Originally posted by AugustusMasonicus
Originally posted by Josephus23
Have you ever had a Chinon?
Yes, but not one of my personal favorites. I am more of a Piedmont and Left Bank person myself.
Seriously, when somebody describes the nose on a wine, they don't use 3 or 4 or 5 adjectives. Usually someone is doing well to be able to point to one distinctive character on the nose of a wine.
The only time a varietal is described in the way that you have described it is in a reference manual.
You know that I am right.
Maybe someone should tell Robert Parker and James Suckling. They seem to not subscribe to your theory on wine bouquet distinction. Their reviews of the 2005 Chateau Lafite Rothschild is rather succint in their use of several descriptors to convey the aromas of the wine they are tasting. Much like every other wine that they, and others, review on a regular basis.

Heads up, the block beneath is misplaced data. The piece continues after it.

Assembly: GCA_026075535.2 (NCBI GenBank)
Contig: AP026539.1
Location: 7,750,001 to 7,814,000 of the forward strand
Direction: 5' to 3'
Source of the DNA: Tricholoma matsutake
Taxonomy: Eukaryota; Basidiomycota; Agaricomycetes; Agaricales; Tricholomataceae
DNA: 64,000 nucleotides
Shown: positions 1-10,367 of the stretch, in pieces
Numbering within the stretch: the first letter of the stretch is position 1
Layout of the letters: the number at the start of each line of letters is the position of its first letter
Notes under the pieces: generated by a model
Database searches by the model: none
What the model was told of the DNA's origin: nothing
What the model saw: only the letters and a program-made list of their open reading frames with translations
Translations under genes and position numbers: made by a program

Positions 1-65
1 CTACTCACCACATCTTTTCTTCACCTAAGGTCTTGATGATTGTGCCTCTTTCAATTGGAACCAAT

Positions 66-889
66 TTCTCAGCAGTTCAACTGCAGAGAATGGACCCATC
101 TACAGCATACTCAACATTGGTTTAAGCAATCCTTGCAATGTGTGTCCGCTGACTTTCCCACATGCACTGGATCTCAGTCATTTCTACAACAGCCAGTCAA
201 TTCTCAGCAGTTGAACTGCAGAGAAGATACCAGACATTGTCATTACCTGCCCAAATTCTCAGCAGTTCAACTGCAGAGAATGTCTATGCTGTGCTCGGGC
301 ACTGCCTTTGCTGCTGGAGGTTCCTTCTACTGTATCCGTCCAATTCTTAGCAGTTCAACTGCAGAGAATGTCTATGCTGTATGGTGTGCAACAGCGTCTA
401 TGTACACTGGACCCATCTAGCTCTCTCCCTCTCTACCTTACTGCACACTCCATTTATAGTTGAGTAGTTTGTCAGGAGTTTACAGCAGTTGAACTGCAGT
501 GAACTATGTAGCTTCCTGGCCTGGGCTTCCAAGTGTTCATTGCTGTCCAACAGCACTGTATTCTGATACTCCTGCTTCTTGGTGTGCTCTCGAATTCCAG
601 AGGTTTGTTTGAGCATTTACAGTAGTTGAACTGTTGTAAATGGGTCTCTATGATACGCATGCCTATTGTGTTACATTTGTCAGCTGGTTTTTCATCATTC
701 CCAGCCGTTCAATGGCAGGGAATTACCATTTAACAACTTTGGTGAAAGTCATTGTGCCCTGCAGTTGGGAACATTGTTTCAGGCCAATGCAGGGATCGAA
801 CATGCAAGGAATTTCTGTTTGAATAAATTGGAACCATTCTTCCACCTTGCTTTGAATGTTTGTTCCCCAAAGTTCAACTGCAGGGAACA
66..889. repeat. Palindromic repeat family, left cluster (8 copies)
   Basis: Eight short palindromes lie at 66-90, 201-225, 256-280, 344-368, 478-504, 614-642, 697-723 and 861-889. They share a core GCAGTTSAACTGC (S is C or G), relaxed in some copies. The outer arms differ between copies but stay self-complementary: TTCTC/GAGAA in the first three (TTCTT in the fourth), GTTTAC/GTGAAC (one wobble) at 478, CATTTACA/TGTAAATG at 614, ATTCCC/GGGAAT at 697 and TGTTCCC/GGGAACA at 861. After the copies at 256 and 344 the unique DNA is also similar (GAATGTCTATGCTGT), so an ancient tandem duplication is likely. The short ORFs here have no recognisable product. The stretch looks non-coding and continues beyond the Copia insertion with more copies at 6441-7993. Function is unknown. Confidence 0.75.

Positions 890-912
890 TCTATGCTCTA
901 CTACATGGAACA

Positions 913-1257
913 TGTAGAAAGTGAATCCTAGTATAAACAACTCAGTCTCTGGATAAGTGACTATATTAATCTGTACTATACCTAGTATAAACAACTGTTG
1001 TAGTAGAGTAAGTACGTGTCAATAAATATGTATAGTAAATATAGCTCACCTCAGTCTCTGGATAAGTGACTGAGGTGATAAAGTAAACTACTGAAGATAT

But you knew that of course. I suppose living with ones mother would enable them to aquire a vast collection of choice varietals and thereby contribute to their stagering oeniphilic knowledge. Does mummy help you with your daunting grasp of Masonry as well?
I know wine Masonicus.
Yes, I am sure that Thunderbird is always the the word at Mommy's house.
I am not sure why you want to play the living with your parents card.
I mean. You are wrong, but other than that it is well....
You are such an amateur. If you actually knew what you were talking about then you would know that the best wines come out of Burgundy, but the money wines come out of Bordeaux. (and if you wanted money, then why not go right bank with Chateau Petrus?)
Anyone with taste buds can differentiate between the flavors in a big wine, but a real snob will let you blow your money on those big name wines wine and drink lighter, more complex varietals. (Any Grand Cru house in Burgundy or maybe a Chateauneuf du Pape, Brunello, etc...)
Your mainstream choice for "what is the best" is not at all surprising given your amateur status.
Oh and by the way.
Your argument for the Piedmont is noted. Good wines come out of the Piedmont.